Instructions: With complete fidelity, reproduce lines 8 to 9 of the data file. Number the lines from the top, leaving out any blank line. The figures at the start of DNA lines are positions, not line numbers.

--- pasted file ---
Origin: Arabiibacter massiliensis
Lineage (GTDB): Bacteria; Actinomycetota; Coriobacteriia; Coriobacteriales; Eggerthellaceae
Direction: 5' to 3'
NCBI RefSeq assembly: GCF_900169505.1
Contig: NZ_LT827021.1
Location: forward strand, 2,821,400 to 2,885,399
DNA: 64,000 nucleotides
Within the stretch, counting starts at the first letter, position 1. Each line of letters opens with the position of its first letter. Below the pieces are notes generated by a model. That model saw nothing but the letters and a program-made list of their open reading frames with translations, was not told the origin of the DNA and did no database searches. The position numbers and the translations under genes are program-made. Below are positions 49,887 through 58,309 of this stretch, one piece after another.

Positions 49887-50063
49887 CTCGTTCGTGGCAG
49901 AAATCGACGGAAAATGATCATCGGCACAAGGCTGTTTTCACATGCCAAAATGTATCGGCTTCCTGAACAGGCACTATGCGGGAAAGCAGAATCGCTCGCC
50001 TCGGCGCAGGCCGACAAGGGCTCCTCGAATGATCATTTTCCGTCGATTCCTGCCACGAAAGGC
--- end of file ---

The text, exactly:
Within the stretch, counting starts at the first letter, position 1. Each line of letters opens with the position of its first letter. Below the pieces are notes generated by a model. That model saw nothing but the letters and a program-made list of their open reading frames with translations, was not told the origin of the DNA and did no database searches. The position numbers and the translations under genes are program-made. Below are positions 49,887 through 58,309 of this stretch, one piece after another.

Positions 49887-50063